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Ben Pobjoy’s Cosplay Convention


Ben Pobjoy’s Conventional Kids series  is a collection of photographs that were taken of young cosplayers in 2011 at Montreal’s Otakuthon anime convention. The photos document cosplayers, their elaborate costumes, their social interactions and, above all else, their use of constructed identity to facilitate the self-exploration that is necessary to forge one’s own personal identity during adolescence.

While the birth of Japanese animation dates back to the beginning of the 20th century, the characteristic anime style that has since become ubiquitous was first developed by Osamu Tezuka in the 1960s. Now considered the ‘Godfather of Anime’, Tezuka’s early works gained increasing popularity in 1970s Japan and inspired three Meiji University students to organize Comiket in 1975; Tokyo’s first anime convention. Thanks to adaptations of both anime films and television series for overseas markets in the 1980s, the popularity of both anime and its fan-driven conventions soon spread internationally.

 

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Classic Paintings Reanimated In Deliciously Creepy Gifs

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In master paintings, beauty lies in the romance of an instant, with movement expressed only through form, balance, and color; for the animation artist Rino Stefano Tagliafierro, emotional potency is lost in immobility, their dramatic narratives lost to the stationary canvas. By animating famous Renaissance, Romantic, and Neoclassical paintings using modern technology, he revels in the joy of storytelling through art.

In his video Beauty, Tagliafierro uses mostly Academic paintings, relying on the balance and mythos of Neo-Classicism and the sentimentalist nature of Romanticism to celebrate the female body in motion. Animating mostly paintings by William-Adolphe Bouguereau, he heightens the sensuality of the work by adding slow, gentle movements and soft musical notes. The delicacy of both the young female and the mother figure is exalted to the angelic, her creamy flesh revealed through the coy lifting of her skirt.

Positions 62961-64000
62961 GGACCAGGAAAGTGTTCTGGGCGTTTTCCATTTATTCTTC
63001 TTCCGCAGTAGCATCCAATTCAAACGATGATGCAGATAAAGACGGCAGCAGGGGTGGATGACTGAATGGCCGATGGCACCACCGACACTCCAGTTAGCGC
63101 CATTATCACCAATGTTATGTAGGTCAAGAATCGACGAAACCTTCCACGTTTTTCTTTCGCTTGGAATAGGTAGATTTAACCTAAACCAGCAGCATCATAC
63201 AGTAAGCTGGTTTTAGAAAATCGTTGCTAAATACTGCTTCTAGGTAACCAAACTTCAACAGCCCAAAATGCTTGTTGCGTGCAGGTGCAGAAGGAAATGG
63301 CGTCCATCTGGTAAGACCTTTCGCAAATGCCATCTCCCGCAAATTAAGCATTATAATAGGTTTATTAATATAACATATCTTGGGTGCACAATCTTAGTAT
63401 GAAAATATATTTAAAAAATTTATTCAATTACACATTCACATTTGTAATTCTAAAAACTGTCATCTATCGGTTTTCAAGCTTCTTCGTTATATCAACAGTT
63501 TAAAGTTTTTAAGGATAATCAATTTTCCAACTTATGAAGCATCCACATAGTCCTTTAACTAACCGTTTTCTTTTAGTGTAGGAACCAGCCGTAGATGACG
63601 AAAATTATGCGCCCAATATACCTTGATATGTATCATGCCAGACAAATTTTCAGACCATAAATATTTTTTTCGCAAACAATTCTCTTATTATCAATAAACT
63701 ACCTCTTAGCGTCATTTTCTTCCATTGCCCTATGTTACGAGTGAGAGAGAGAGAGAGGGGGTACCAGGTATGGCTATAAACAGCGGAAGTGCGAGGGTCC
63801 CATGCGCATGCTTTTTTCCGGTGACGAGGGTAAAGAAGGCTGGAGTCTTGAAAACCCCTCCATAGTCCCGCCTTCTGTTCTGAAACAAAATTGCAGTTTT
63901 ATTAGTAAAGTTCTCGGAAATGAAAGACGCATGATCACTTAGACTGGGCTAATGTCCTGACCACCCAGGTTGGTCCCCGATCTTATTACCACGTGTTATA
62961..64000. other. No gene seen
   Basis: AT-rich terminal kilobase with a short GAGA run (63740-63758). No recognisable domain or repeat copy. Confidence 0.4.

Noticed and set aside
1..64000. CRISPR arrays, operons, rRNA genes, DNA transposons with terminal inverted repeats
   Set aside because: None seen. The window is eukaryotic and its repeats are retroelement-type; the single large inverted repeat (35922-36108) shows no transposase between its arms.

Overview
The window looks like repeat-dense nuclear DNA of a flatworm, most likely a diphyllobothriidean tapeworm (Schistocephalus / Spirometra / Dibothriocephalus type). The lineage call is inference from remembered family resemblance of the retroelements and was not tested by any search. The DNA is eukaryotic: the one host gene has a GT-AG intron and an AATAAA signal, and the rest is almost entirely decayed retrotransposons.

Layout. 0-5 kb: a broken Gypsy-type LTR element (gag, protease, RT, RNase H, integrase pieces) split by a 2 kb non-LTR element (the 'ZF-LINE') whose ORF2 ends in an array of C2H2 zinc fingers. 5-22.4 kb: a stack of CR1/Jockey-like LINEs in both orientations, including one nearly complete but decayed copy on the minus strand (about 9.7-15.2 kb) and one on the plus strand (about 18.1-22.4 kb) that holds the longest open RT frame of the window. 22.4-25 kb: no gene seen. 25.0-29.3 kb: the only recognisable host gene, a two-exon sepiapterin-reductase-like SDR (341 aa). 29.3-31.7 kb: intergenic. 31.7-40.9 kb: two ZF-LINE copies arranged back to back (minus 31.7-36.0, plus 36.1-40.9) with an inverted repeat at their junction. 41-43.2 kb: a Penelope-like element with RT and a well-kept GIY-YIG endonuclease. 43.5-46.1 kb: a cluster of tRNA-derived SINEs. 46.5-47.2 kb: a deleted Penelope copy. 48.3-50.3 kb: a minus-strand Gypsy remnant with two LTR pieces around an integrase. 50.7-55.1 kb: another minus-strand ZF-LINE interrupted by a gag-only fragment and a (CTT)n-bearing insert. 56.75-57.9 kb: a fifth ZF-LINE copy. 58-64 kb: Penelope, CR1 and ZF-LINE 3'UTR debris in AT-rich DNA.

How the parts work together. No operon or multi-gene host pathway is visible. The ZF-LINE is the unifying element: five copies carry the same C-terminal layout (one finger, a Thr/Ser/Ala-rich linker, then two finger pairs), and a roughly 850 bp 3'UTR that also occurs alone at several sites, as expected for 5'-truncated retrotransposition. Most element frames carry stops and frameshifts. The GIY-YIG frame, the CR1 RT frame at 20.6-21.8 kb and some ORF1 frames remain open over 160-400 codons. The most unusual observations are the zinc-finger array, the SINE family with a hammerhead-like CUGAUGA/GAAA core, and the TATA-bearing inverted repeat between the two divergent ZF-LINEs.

Tagliafierro subverts the traditional gentleness of his woman subjects by including Baroque heroines, whose rapid movements only heighten their power. In Caravaggio’s Judith Beheading Holofernes, we are given the just moment of impact, left breathless in the moment before the kill; in his adaptation, the modern artist affords viewers the satisfaction of closure, allowing Judith’s weapon to effortlessly glide through the neck of her enemy.

The gifs of Caravaggio’s Isaac and Luis Ricardo Falero’s witches, played in a loop, relieve viewers of the suspense of the famous biblical and mythological images, allowing us follow a visual story that moves from terror to a sort of redemption. The human body is seen as a creative force, in constant flux between tension and release. (via Design Boom)

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Nate Turbow’s Special Brand of Mediocrity

Nate Turbow‘s drawings are released every few days via his blog and Tumblr. Each “cartoon joke” feels raw, off-the-cuff and honest. The blog format works well for the quick, one-off style of each cartoon as the post titles often act as captions.

The resulting collection is an acute sense of bumming through life — being both painfully aware one’s mediocrity and simultaneously not giving a shit.

NSFW if cartoon boobs are forbidden in your place of work.

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Fool’s Gold presents: Artist Series #6: Lucky 13 Photography Show

Come celebrate the 6th installment of the Dust La Rock-curated artist series, featuring new prints and photo-based artwork from our favorite talents, exclusive to the Fool’s Gold store. Artists will be in attendance and refreshments will be served.

Fool’s Gold presents: Artist Series #6: Lucky 13 Group Photography Show

Adam Amengual, Angela Boatwright, Kevin Devine, Fubz, Osvaldo Chance Jimenez, Jonathan Mannion
Thomas Murphy, Brooke Nipar, Ysa Perez, Will Robson-Scott, Nikki Sneakers, Josh Wehle, 13th Witness

Friday, June 22nd 7-9pm
536 Metropolitan Ave.
Brooklyn, NY

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Marc Da Cunha Lopes’ Vertebrata

When the world ends will our bones rise from our graves to take over the world? French photographer Marc Da Cunha Lopes seems to think so.